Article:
Baserunning mistakes by Nico Hoerner and Miguel Amaya also hurt Friday. Counsell said Hoerner was victimized by a flukish bounce off Michael Tauchman’s bat and back to catcher William Contreras, who threw out Hoerner between second and third. Counsell said Amaya was just being aggressive trying to stretch a single into a double with two outs in the seventh.

“Not a bad idea, but obviously he was thrown out by quite a bit,” Counsell said.

Before the game, Counsell’s reunion with the Brewers was the media focus. He didn’t kibitz with any of his former players or manager Pat Murphy, who was serving the final game of his two-game suspension for inappropriate conduct stemming from Tuesday’s brawl with the Tampa Bay Rays.

But it wasn’t because Counsell doesn’t like fraternizing with the enemy.

“No, I think that’s generally a rule for a different generation,” he said.

A Wisconsin native who still has a home outside Milwaukee, Counsell said he didn’t grow up disliking Chicago teams and was unaware of the derisive term “flatlanders” that some Wisconsinites use for Illinoisans.

“I remember trips to Chicago as a kid, going to see that big baseball bat downtown,” he said, referring to Batcolumn, the 101-foot sculpture by Claes Oldenburg. “I probably didn’t have (the animosity). Look, when you’re with the Brewers, beating the Cubs, yeah, a lot of it is because the stadium, the home crowd, it’s a different atmosphere. That charged it up for sure.

“And then when I was part of the Milwaukee team, early in my tenure there, the Cubs were really good. They were tough to beat.”

Now the shoe is on the other foot, and Counsell’s Cubs fell two games behind the scrappy Brewers in the National League Central.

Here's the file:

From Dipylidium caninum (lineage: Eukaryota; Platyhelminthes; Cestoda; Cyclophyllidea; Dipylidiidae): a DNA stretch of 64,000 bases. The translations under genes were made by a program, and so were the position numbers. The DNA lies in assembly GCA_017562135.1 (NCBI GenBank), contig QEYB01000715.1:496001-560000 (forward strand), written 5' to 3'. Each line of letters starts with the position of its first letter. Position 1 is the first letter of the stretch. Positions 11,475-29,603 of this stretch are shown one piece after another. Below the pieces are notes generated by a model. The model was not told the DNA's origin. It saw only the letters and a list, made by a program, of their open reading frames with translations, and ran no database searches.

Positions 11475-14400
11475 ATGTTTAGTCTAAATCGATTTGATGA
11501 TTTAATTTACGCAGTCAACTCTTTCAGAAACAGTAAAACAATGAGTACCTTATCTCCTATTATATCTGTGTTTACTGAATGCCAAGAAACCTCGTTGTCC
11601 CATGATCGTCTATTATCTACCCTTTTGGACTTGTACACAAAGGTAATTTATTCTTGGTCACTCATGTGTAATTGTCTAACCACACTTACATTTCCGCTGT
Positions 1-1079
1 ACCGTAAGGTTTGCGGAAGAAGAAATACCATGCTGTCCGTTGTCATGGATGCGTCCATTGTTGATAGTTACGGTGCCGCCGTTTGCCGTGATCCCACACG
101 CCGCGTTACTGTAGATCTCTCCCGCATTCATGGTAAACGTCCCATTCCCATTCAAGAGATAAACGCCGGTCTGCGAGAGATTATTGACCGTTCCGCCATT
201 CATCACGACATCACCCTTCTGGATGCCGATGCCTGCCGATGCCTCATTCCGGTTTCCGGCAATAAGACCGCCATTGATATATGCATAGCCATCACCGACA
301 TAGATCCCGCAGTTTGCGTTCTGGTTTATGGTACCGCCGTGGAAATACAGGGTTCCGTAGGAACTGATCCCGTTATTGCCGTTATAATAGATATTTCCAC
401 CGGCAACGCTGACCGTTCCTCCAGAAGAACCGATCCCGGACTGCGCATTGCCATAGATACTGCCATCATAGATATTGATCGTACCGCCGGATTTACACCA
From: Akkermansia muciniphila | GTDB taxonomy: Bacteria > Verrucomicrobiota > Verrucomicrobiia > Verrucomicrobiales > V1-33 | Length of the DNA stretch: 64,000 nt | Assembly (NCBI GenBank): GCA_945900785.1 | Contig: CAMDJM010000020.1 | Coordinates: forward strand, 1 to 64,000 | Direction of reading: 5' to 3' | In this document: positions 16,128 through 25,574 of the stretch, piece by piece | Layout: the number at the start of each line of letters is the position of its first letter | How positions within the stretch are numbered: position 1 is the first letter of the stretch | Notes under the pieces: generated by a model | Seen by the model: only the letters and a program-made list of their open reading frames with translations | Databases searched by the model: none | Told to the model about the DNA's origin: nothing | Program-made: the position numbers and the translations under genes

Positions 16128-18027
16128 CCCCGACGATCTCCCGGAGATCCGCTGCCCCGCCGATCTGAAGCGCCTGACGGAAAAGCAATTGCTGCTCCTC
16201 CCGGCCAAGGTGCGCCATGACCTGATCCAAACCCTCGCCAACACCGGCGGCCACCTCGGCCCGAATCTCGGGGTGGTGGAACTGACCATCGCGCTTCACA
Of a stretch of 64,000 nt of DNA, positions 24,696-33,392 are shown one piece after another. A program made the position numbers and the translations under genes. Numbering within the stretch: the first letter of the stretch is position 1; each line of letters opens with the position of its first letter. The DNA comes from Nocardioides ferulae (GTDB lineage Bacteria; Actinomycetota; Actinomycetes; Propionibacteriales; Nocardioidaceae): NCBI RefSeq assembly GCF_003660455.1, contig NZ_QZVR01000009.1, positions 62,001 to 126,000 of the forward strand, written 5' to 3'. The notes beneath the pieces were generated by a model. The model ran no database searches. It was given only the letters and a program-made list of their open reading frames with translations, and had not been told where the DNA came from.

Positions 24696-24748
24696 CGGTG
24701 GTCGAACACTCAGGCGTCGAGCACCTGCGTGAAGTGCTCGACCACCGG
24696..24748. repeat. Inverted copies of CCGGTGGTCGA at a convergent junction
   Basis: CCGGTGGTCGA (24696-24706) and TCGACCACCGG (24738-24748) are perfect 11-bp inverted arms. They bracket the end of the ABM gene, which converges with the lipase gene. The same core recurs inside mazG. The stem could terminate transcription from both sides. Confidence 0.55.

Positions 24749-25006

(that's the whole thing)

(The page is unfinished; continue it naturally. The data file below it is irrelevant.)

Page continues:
Counsell, who opted to go through the final year of his contract in Milwaukee in 2023 without re-signing to explore free agency, wound up signing a record five-year, $40 million deal to replace David Ross.

Cubs Chairman Tom Ricketts and President Jed Hoyer lauded Ross’ performance at the end of the season, then fired him a month later when Counsell said he was interested. The early returns have been mostly good, but bullpen failures have marred Counsell’s start, just as they hurt Ross the first 2 1/2 months of 2023, when the Cubs fell 10 games under .500.

The only positive Friday was Wesneski, who continued a stretch of sterling pitching by youngsters filling in for injured starters. He should remain in the rotation when Justin Steele returns, barring a surprise.

Steele is on schedule to start Monday against the San Diego Padres, while Kyle Hendricks will make another rehab start Tuesday for Triple-A Iowa after an encouraging outing Thursday at Double-A Tennessee, striking out seven with no walks.

But what to do with Alzolay remains Counsell’s most pressing issue.

“We’ve got to put our heads together and figure out what’s next there,” he said.

That was also the plan two weeks ago.

Maybe this time they’ll come up with a new idea.